Latest in Gear

Image credit: Mike Blake / reuters

TikTok and WeChat will be banned from US app stores on Sunday

The move is being taken for "national security" reasons on the orders of President Trump.
Steve Dent, @stevetdent
September 18, 2020
14733 Shares
Share
Tweet
Share

Sponsored Links

The TikTok logo is pictured outside the company's U.S. head office in Culver City, California, U.S.,  September 15, 2020.   REUTERS/Mike Blake
Mike Blake / reuters

TikTok and WeChat will be banned from US app stores starting on Sunday, September 20th, the US Department of Commerce (DoC) has announced. The Chinese-owned apps from Tencent and ByteDance will not only be banned from the iOS App Store and Google’s Play Store on Sunday, but companies will be barred from hosting them in the US starting on November 12th.

The move was taken “at the President’s direction,” according to Commerce Secretary Wilbur Ross. “Today’s actions prove once again that President Trump will do everything in his power to guarantee our national security and protect Americans from the threats of the Chinese Communist Party,” he said in a statement. “The Chinese Communist Party (CCP) has demonstrated the means and motives to use these apps to threaten the national security, foreign policy, and the economy of the US.”

The app ban has come despite a possible partnership between Oracle and ByteDance. Yesterday, Trump said that he didn’t like that deal, according to Bloomberg, while adding that he was “not prepared to sign off on anything.”

The DoC’s wording makes clear that it wants the apps to disappear in the US. It has not only banned the apps, code and updates, but any payments associated with WeChat. By November 12th, it will also prohibit:

Any provision of internet hosting services enabling the functioning or optimization of the mobile application in the U.S.;

Any provision of content delivery network services enabling the functioning or optimization of the mobile application in the U.S.;

Any provision directly contracted or arranged internet transit or peering services enabling the function or optimization of the mobile application within the U.S.;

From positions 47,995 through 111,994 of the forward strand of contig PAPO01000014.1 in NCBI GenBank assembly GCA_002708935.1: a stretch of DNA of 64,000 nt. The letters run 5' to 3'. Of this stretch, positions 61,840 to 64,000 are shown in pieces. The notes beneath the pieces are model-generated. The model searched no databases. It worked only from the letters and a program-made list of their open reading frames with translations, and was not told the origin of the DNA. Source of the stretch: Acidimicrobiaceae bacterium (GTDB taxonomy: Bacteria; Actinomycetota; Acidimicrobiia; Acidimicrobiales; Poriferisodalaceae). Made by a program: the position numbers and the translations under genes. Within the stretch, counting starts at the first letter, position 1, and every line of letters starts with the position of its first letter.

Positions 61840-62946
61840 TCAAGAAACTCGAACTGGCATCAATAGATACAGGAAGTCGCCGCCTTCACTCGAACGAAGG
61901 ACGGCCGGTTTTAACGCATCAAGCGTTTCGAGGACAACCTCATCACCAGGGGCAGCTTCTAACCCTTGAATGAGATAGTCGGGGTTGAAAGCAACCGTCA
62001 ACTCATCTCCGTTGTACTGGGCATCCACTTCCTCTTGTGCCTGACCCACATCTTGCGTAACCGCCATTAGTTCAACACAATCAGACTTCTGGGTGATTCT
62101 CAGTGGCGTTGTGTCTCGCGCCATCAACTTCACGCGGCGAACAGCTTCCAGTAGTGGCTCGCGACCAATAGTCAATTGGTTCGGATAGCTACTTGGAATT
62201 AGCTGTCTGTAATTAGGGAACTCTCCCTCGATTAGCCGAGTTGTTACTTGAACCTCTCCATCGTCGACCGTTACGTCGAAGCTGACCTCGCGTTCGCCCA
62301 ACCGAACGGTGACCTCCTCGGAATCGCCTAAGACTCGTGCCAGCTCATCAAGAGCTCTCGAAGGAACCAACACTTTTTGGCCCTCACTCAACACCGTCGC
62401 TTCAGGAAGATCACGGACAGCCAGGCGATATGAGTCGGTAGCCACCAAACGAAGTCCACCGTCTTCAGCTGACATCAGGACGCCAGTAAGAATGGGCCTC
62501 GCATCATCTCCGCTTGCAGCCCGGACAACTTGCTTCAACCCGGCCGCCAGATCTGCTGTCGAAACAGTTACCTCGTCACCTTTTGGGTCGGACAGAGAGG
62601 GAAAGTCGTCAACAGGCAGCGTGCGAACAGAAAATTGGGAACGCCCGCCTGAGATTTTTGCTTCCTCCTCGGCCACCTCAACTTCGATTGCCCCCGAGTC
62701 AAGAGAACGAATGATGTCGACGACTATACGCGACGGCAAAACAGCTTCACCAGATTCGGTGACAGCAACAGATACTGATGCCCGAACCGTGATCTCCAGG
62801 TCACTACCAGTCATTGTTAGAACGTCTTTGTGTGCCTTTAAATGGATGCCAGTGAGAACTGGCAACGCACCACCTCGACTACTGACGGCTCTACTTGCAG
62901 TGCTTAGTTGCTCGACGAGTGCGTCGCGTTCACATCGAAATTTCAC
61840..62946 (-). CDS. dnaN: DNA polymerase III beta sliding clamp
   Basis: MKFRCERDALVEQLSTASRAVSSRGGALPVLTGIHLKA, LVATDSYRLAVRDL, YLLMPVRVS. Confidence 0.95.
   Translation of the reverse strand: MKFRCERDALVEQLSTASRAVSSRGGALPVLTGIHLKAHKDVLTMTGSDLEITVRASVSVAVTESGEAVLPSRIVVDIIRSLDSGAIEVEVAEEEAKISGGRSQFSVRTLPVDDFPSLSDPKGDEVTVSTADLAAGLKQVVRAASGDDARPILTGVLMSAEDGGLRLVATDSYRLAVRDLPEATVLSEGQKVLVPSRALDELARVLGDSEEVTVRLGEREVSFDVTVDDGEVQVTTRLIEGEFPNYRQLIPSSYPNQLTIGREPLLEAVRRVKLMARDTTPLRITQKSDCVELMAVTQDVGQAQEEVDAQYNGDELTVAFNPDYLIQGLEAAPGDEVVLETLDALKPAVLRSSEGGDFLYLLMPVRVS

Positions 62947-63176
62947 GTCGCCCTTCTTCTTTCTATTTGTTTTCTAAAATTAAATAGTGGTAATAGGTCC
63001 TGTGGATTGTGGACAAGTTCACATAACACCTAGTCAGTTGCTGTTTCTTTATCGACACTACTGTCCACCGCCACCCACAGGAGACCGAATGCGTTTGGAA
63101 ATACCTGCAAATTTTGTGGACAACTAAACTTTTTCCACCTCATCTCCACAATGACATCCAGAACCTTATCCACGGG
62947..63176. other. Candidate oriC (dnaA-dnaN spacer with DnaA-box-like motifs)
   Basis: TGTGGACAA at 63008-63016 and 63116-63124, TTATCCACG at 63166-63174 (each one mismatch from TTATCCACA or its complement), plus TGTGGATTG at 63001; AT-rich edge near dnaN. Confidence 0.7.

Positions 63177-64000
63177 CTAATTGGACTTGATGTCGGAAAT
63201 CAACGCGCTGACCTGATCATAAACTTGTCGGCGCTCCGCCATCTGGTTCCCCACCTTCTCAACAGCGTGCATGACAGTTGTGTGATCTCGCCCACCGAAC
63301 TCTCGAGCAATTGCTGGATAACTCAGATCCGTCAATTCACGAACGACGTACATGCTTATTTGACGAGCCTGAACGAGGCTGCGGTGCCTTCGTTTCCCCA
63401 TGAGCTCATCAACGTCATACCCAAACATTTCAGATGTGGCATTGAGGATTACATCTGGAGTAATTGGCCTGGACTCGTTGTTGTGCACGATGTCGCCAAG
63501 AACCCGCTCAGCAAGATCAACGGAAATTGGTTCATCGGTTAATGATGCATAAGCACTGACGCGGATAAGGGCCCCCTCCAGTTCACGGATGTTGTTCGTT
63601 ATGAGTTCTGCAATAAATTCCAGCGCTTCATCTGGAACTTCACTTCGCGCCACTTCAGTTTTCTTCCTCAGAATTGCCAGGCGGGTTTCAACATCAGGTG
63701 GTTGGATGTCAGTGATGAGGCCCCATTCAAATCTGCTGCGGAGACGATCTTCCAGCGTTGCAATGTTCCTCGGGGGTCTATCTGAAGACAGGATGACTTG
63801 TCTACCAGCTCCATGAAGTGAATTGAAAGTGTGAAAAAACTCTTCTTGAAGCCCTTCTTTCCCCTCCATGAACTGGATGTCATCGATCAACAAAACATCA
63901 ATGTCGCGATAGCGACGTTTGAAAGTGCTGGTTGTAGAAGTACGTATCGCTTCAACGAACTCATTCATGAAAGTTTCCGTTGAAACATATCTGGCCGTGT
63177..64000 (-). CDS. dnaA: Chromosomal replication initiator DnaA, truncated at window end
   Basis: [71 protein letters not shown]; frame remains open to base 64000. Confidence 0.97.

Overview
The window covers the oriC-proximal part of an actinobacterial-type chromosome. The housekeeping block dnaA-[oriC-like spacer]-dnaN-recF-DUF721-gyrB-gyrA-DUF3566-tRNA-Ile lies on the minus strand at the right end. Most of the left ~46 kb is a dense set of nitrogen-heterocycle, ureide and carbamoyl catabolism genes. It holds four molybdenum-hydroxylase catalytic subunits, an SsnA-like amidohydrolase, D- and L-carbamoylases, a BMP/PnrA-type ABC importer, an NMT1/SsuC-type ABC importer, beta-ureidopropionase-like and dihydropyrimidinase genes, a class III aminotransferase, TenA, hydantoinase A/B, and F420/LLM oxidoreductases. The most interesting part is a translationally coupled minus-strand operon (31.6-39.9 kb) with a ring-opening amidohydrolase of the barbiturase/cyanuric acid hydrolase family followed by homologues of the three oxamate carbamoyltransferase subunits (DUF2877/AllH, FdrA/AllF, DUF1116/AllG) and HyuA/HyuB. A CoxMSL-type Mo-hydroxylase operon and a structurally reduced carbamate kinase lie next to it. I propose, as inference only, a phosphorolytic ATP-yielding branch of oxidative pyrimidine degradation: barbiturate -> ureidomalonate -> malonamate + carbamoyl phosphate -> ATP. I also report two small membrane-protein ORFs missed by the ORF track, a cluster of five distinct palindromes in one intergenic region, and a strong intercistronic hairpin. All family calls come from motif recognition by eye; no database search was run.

Any utilization of the mobile application’s constituent code, functions, or services in the functioning of software or services developed and/or accessible within the U.S.

All of that means that the White House is trying to leave no loopholes that would allow access to the app. And since it dropped the news on Friday, with the ban going effect Sunday, ByteDance and its partners will have little to no time to attempt to delay or reverse the decision. It will also force hosting services to react quickly to remove the app, given the November 12th deadline.

TikTok has 100 million users in the US, while WeChat has 19 million daily active users, according to Reuters. The order doesn’t prevent companies from hosting WeChat and TikTok outside the US, not does it affect other Tencent games and apps.

“We disagree with the decision from the Commerce Department, and are disappointed that it stands to block new app downloads from Sunday and ban use of the TikTok app in the US from November 12,” a TikTok spokesperson explained to Engadget. “Our community of 100 million US users love TikTok because it's a home for entertainment, self-expression, and connection, and we’re committed to protecting their privacy and safety as we continue working to bring joy to families and meaningful careers to those who create on our platform.”

The spokesperson also detailed what the company has done in an effort to appease the White House.

“In our proposal to the US Administration, we've already committed to unprecedented levels of additional transparency and accountability well beyond what other apps are willing to do, including third-party audits, verification of code security, and US government oversight of US data security,” the spokesperson said. “Further, an American technology provider would be responsible for maintaining and operating the TikTok network in the US, which would include all services and data serving US consumers. We will continue to challenge the unjust executive order, which was enacted without due process and threatens to deprive the American people and small businesses across the US of a significant platform for both a voice and livelihoods."

Update 10:48AM ET: This post has been updated with a statement from TikTok. It has also been updated to make clear that US companies will be barred from hosting TikTok and WeChat starting on November 12th.

All products recommended by Engadget are selected by our editorial team, independent of our parent company. Some of our stories include affiliate links. If you buy something through one of these links, we may earn an affiliate commission.
Comment
Comments
Share
14733 Shares
Share
Tweet
Share

Popular on Engadget

Netflix is raising the price of standard and premium plans in the US

Netflix is raising the price of standard and premium plans in the US

View
Microsoft Excel spreadsheets now take custom live data

Microsoft Excel spreadsheets now take custom live data

View
Jabra Elite 85t review: Noise-blocking comfort that rivals the best

Jabra Elite 85t review: Noise-blocking comfort that rivals the best

View
Intel's 11th-gen Rocket Lake desktop CPUs will max out at 8 cores

Intel's 11th-gen Rocket Lake desktop CPUs will max out at 8 cores

View
Watch a self-driving Roborace car drive directly into a wall

Watch a self-driving Roborace car drive directly into a wall

View

From around the web

Page 1Page 1ear iconeye iconFill 23text filevr